About the Restaurant
In the year Napoleon opened his campaign in Egypt, Thomas Rule promised his despairing family that he would say goodbye to his wayward past and settle down. No sooner said than he opened an oyster bar in Convent Garden. To the surprise and disbelief of his family, his enterprise proved to be not only successful but lasting.
Contemporary writers were soon singing the praises of Rules’ “porter, pies and oysters”, and remarking on the “rakes, dandies and superior intelligence’s who comprise its clientele”.
Rules still flourishes, the oldest restaurant in London and one of the most celebrated in the world.
In over 200 years, spanning the reigns of nine monarchs, it has been owned by only three families . . . just before The Great War, Charles Rule, a descendant of the founder, was thinking of moving to Paris; by sheer coincidence he met Tom Bell, a Briton who owned a Parisian restaurant called the Alhambra, and the two men decided to swap businesses. (During the war Tom Bell was an officer in the Royal Flying Corps, and left the running of the restaurant to Charlie, the Head Waiter, who had served Charles Rule for many years.)
In 1984 Tom Bell’s daughter sold Rules to John Mayhew, the present owner. Today Rules seats around 90 people and employs 90 staff .
Rules serves the traditional food of this country at its best – and at affordable prices. It specialises in classic game cookery, oysters, pies and puddings. Rules is fortunate in owning an estate in the High Pennines, “England’s last wilderness”, which supplies training in game management for the staff, exercising its own quality controls and determining how the game is treated.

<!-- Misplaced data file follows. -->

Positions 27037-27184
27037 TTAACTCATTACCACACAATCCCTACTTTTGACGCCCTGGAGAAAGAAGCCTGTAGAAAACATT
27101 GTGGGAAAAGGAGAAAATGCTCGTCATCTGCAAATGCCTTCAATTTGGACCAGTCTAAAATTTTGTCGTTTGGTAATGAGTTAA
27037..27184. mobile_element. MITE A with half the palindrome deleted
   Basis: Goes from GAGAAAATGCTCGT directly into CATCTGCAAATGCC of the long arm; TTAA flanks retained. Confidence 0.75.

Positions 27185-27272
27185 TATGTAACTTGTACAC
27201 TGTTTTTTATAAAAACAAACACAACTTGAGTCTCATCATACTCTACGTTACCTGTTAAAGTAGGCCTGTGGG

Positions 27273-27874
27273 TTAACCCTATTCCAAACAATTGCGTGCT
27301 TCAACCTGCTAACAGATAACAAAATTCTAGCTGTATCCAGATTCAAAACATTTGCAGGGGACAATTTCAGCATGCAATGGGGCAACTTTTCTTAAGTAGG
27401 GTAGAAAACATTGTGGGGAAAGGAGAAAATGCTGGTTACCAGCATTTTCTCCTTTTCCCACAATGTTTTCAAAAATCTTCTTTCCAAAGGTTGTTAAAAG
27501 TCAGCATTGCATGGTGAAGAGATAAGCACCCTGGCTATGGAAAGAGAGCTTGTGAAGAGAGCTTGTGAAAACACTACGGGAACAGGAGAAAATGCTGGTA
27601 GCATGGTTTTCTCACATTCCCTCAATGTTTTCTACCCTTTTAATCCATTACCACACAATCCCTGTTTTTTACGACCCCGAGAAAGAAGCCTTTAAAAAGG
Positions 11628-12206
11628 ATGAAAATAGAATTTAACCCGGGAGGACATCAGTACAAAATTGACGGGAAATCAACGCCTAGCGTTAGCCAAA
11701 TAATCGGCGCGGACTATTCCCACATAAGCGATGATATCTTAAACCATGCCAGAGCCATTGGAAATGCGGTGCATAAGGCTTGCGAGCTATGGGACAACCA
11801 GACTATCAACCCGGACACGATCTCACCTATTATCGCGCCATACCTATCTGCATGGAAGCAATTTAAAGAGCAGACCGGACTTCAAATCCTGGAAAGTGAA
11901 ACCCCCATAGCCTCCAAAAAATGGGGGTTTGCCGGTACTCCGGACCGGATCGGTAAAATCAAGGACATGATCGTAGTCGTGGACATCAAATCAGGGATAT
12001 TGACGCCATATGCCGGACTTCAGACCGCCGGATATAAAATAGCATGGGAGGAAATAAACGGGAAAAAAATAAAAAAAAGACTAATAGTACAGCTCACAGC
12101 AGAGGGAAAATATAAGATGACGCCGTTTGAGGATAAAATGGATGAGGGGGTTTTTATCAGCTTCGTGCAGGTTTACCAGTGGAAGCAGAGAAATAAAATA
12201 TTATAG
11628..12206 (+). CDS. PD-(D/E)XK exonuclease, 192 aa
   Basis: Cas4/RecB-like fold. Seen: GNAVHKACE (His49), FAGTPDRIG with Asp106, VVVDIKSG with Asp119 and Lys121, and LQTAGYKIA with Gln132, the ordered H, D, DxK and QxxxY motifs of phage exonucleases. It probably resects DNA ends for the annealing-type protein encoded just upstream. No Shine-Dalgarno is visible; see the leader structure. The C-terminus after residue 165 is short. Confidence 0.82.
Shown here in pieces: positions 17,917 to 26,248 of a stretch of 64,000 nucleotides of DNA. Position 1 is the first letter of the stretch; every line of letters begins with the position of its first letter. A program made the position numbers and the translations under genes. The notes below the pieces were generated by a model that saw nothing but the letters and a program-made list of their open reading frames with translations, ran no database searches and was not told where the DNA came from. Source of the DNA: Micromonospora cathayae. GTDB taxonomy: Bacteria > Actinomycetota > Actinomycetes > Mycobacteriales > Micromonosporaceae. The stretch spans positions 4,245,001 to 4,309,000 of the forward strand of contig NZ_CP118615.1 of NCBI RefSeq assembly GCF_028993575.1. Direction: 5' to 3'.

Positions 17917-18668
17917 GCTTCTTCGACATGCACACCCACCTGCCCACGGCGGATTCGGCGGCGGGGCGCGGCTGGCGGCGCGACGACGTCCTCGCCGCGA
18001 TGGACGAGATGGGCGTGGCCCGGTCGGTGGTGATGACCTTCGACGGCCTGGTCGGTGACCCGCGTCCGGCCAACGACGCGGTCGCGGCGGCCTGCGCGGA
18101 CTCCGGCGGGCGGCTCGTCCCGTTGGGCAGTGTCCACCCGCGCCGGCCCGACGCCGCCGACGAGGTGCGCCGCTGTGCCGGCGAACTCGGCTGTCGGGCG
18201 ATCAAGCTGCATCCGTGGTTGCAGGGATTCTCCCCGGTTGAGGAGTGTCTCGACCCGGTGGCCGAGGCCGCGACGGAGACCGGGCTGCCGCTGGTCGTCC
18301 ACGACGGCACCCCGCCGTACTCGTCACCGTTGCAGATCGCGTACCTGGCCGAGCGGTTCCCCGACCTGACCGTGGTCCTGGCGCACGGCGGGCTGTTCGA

A Star-Studded Past
Throughout its long history the tables of Rules have been crowded with writers, artists, lawyers, journalists and actors. As well as being frequented by great literary talents – including Charles Dickens, William Makepeace Thackeray, John Galsworthy and H G Wells – Rules has also appeared in novels by Rosamond Lehmann, Evelyn Waugh, Graham Greene, John Le Carré, Dick Francis, Penelope Lively and Claire Rayner.
The actors and actresses who have passed through Rules are legion. Down the decades Rules has been an unofficial “green room” for the world of entertainment from Henry Irving to Laurence Olivier, and the history of the English stage adorns the walls. The sibling art of the cinema has contributed its own distinguished list of names including Buster Keaton, Stan Laurel, Charles Laughton, Clark Gable, Charlie Chaplin and John Barrymore.
The past lives on at Rules and can be seen on the walls all around you – captured in literally hundreds of drawings, paintings and cartoons. The late John Betjeman, then Poet Laureate, described the ground floor interior as “unique and irreplaceable, and part of literary and theatrical London”.